Get out your Geography Books – Bernd Wiesberger is clearly the first golfer from Austria to ever play final group on Sunday in a major golf championship. In the unlikely circumstance that he would win the 96th PGA Championship at Valhalla, he would hold an even greater geographic distinction.

The 28-year-old European Tour player would be the eastern-most player in the Western Hemisphere to win a men’s major title replacing US Open Champion Martin Kaymer.
Sweden’s Anna Norqvuist holds the record for any player, male or female, with her 2009 win of the LPGA Championship.

Par for the Course There was a time when winning a golf major was defined by more than the size and age of the trophy. Those four annual events were considered the toughest test in golf.

Welcome to wet Valhalla.

In 2000, when Tiger Woods won at 17 under par, there were 45 players in red numbers. Going into Sunday’s final round there are 55 players in red numbers. On Saturday out of the first 37 names on the leader board only one shot over par (Jim Furyk – 72) and only three players total missed breaking 70. The course for the day played 69.5, the lowest in history. Par is 71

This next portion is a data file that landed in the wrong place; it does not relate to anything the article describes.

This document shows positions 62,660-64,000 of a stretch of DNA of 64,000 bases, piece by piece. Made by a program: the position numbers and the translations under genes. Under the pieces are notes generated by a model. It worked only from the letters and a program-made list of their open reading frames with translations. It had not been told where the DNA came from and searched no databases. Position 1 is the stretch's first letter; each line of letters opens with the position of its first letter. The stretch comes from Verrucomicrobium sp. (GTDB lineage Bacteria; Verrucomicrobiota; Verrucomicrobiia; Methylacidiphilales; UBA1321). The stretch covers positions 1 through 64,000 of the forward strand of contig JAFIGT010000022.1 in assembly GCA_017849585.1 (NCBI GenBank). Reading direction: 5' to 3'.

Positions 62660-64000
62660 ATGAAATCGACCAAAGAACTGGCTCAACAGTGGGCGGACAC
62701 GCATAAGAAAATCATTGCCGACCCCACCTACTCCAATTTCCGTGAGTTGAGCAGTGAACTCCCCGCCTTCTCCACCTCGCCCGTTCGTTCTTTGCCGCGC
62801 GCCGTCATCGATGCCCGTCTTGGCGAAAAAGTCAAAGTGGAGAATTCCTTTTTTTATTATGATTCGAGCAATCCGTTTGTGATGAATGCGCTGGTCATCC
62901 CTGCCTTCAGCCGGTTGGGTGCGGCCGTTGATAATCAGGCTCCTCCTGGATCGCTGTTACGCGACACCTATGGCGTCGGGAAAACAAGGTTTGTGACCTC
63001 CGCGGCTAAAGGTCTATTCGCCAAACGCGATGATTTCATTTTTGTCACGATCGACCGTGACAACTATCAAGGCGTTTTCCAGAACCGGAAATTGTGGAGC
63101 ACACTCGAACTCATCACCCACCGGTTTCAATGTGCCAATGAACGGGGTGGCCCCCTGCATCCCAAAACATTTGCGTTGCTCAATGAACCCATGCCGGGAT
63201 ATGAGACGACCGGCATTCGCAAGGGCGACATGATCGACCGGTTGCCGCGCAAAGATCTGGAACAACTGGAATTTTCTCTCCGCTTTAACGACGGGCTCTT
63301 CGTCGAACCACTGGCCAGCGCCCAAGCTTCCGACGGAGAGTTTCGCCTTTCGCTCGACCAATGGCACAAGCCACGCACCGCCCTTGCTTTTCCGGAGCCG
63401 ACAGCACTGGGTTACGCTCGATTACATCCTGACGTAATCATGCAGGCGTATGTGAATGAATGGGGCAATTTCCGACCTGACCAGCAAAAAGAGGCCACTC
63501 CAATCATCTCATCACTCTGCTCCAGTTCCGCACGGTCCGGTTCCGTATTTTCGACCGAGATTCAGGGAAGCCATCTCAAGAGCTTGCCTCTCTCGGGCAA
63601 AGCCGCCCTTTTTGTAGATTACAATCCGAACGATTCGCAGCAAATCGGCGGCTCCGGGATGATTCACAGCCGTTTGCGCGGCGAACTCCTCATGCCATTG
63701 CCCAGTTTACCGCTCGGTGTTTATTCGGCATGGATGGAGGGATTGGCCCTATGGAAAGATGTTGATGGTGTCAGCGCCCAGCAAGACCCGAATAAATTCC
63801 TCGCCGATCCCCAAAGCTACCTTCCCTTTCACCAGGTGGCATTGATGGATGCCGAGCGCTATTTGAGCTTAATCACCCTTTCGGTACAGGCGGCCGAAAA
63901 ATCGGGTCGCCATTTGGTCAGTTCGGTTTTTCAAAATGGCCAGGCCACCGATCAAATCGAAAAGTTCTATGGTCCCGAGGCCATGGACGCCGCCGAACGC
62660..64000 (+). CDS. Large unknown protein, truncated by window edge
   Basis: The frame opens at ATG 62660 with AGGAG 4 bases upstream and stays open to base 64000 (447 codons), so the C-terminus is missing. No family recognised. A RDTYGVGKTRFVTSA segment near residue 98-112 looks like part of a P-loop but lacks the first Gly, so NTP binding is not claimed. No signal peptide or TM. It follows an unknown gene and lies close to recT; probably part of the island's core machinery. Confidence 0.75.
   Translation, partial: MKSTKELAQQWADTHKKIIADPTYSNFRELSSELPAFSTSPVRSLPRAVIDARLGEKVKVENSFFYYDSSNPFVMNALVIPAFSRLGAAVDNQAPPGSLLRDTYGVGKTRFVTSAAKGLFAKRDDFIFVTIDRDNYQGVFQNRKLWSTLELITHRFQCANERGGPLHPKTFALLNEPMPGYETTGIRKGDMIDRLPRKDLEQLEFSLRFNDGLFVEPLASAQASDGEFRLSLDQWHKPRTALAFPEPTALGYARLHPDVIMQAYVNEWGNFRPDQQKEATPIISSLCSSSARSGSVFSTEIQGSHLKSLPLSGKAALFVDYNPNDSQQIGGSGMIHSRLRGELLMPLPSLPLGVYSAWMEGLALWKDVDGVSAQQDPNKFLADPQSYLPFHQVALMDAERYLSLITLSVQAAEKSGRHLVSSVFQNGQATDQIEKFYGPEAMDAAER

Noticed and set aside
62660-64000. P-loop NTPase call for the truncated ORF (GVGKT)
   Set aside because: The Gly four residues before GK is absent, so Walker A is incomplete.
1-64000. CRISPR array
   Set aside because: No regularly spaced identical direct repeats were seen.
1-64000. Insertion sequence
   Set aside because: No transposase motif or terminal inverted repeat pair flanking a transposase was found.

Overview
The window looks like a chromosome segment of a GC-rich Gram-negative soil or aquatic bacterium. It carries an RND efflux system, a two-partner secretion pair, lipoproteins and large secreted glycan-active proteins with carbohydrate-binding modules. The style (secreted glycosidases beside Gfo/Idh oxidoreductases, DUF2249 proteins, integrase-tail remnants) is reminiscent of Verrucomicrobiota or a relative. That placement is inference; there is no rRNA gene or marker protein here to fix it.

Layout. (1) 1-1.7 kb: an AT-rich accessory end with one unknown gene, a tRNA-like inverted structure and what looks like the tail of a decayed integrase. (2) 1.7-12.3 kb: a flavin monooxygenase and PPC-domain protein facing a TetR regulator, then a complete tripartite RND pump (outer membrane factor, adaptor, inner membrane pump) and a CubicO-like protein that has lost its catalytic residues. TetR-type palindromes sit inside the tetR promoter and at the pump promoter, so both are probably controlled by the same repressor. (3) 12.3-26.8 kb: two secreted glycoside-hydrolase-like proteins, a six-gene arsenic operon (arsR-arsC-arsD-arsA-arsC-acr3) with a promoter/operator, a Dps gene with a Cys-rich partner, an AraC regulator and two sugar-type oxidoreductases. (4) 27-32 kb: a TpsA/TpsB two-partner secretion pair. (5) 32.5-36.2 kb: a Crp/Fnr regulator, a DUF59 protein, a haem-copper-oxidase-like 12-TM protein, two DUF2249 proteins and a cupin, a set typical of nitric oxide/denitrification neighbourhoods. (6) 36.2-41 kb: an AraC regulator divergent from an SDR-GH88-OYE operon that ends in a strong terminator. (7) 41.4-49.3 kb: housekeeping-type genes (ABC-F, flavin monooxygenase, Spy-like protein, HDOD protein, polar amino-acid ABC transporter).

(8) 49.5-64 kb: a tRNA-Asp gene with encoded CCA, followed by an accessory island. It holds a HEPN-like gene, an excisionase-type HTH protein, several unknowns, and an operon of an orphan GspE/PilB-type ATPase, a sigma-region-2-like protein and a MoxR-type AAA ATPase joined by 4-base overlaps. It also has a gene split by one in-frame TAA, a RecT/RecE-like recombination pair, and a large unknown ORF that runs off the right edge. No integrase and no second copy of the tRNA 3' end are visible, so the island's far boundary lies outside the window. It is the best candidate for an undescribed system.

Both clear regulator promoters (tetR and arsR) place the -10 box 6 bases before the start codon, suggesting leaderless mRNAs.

One and Done – Much has been made about the advantage Rory McIlroy has over the rest of the players in the game with his length and accuracy with his driver. In order to retain the lead going into Sunday’s final round at the PGA it was the other end of the bag that made the difference.

The three time major winner one-putted nine of the last twelve holes in round three and after opening with three consecutive two-putts he was 11-15 in canning his putts. For the week he has only one three-putt, the par 3 eleventh on Thursday.

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